||alex john djalali||

I am currently a 5th year PhD student in the linguistics department at Stanford University. I work in the areas of formal semantics and pragmatics, computational semantics and pragmatics, corpus linguistics, linguistic typology, and optimality-theory.

  • Djalali, Alex and Sven Lauer. Models in Formal Semantics and Pragmatics. 26th European Summer School in Logic, Language and Information (ESSLLI). Tubingen, Germany: August 18-22, 2014.
  • Djalali, Alex. (2014). Quantifiers in comparative constructions of a variety of types. 88th Linguistic Society of America (88th LSA) Annual Meeting. Minneapolis, MN: January 2-5.
  • Djalali, Alex. (2013). Gradability and the logic of adjectival comparatives. California Universities Semantics and Pragmatics 6 (CUSP 6). University of California at Berkeley, Berkeley, CA, October 11-13.
  • Djalali, Alex. (2013). Extending a natural language proof theory: On ordinary comparatives. Natural Language and Computer Science 2013. Tulane University, New Orleans, LA, June 28.
  • Djalali, Alex and A. Anttila. (2013). A constructive solution to the ranking problem in Partial Order Optimality Theory. 21st Manchester Phonology Meeting (MFM 21), University of Manchester, Manchester, England, May 23-25.
  • Djalali, Alex. (2012). Reasoning across time and the syntacticization of semantics. California Universities Semantics and Pragmatics 5 (CUSP 5). San Diego, CA: University of California at San Diego, October 27-28.
  • Djalali, Alex. (2012). If you own it, then it exists; if you love it, that says something about you not it: Semantically Conditioned Case in Finnish. West Cost Conference on Formal Linguistics 30 (WCCFL 30). Santa Cruz, CA: University of California at Santa Cruz, April 13-15.
  • Djalali, Alex, S. Lauer and C. Potts. (2011). Corpus evidence for preference-driven interpretation. 18th Amsterdam Colloquium. University of Amsterdam, December 19-22.
  • Djalali, Alex, D. Clausen, S. Lauer, K. Schultz, and C. Potts. (2011). Modeling expert effects and common ground using questions under discussion. AAAI Workshop on Building Representations of Common Ground with Intelligent Agents. Washington, DC: Association for the Advancement of Articial Intelligence, November 4-6.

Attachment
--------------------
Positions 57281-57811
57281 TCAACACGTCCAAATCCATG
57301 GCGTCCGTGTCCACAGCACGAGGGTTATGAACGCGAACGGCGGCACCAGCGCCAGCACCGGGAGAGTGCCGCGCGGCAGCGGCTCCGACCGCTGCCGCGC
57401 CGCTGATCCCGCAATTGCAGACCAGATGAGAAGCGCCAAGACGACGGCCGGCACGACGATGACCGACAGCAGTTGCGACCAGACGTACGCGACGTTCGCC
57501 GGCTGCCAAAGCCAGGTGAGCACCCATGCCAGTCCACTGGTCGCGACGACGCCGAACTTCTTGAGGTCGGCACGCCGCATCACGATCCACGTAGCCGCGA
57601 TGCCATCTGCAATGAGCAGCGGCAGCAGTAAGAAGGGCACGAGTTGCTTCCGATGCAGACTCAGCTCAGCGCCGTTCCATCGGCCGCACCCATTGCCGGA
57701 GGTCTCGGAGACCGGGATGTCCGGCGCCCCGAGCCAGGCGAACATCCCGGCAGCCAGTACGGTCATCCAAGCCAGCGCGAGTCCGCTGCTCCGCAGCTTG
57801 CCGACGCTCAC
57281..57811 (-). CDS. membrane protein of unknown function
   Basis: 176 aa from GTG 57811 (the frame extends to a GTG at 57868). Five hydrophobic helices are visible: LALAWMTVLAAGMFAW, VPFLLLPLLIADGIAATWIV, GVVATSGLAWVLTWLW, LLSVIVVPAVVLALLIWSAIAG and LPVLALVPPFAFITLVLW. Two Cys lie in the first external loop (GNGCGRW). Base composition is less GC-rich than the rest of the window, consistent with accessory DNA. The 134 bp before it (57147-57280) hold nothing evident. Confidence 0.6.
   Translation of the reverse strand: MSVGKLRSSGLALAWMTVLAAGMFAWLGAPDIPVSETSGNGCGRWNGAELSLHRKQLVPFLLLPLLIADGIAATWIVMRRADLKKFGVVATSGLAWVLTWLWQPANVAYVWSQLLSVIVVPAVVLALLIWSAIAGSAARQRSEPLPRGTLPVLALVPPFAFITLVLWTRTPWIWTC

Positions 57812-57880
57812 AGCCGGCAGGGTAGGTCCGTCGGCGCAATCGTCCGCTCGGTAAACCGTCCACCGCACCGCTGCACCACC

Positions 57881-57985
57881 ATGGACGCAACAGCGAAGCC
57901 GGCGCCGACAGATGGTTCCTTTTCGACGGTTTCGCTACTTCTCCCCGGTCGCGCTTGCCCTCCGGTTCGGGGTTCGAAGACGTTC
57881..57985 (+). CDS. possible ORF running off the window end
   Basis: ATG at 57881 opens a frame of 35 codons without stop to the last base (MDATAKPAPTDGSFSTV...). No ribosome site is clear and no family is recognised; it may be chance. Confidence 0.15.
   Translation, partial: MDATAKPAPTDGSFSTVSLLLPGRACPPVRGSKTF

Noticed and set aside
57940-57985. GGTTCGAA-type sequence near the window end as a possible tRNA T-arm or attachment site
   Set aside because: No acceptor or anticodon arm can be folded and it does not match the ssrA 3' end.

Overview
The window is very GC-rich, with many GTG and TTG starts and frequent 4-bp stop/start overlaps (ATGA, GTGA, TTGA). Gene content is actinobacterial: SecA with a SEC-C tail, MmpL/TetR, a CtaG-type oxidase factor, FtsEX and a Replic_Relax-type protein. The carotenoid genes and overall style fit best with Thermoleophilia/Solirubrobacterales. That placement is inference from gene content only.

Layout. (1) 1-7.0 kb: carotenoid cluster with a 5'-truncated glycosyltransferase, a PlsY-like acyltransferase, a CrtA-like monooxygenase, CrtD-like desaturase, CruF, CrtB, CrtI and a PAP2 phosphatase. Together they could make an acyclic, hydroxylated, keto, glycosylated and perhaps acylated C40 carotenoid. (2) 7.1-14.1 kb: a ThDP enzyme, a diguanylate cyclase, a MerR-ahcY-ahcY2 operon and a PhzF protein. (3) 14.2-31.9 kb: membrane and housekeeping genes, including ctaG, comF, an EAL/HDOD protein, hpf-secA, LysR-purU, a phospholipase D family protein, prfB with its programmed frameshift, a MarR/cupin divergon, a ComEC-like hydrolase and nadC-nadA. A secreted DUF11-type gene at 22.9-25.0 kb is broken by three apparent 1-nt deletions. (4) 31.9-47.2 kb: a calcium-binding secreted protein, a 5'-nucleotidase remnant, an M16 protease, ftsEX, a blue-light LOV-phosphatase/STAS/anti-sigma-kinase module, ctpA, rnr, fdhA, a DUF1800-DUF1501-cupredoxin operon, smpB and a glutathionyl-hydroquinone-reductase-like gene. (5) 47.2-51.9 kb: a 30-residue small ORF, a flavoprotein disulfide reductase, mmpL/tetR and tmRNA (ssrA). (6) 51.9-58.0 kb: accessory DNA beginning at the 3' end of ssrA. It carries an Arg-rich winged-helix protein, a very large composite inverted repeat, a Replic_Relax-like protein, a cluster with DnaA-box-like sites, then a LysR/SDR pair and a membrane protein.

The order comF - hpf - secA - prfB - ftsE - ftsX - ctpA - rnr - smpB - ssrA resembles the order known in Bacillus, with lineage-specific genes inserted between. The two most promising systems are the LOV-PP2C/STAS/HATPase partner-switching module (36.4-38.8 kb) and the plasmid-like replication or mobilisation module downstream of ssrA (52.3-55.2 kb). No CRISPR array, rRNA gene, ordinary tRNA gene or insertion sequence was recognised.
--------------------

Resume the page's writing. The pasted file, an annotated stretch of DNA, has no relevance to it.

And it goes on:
• Djalali, Alex and C. Potts. (2011). Synthetic logic characterizations of meanings extracted from large corpora, Workshop on Natural Logic, Proof Theory, and Computational Semantics, Stanford University, Stanford, CA, April 8-9.
  • Djalali, Alex, S. Grimm, D. Clausen and B. Levin. (2011) What can be ground? Noun type, constructions, and the Universal grinder. 37th Annual Meeting of the Berkeley Linguistics Society (BLS 37), Berkeley, CA, February 12-13.

  • Djalali, Alex and Cameron Jeffers. (2013). PyOTOrders. Python Package.
    PyOTOrders is a Python module that is a computational implementation of my solution to the ranking problem in Partial Order Optimality Theory.
  • Jeffers, Cameron and Alex Djalali. (2013). OTOrders. Web Application.
    OTOrders is a web-based application that implements PyOTOrders using Flask and MongoDB.
  • Djalali, Alex. (2013). House Proceedings Corpus. Corpus.
    The House Proceedings Corpus (HPC) is a highly structured corpus of complete congressional house proceedings that contains over 2,700 transcripts, tagged for part-of-speech (POS) using the Stanford POS tagger. The HPC is comprised of individual .JSON files to avoid data-corruption and easily importable into a MongoDB. The HPC has 181,648,994 tokens with a vocabulary of 314,031 words.
  • Potts, Christopher, Alex Djalali & Sven Lauer. (2011). Card Corpus. Corpus.
    The Card Corpus includes 744 task-oriented dialogues collected with the goal of informing models of pragmatics and discourse. The corpus distribution includes Python and R code for working with the corpus as well as a slide show documenting its properties and reporting on some pilot studies.

My dissertation is entitled "On adjectival comparatives" and provides a unified semantic analysis of adjectival comparatives of all types, including ordinary adjectival, inter-adjectival, and meta-linguistic ones. A summary of each chapter as it is completed is given below.

  • Chapter 1: A brief overview. This chapters lays out the comparative landscape, and reviews the concepts involved in adjectival comparatives of all types, including gradability, scales, and measures
  • Chapter 2: On inter-individual and intra-property comparatives. This chapters reviews previous analyses of ordinary adjectival comparatives and documents their relative successes and failures. It lays out a new set of data that no previous analysis can, as they stand, capture.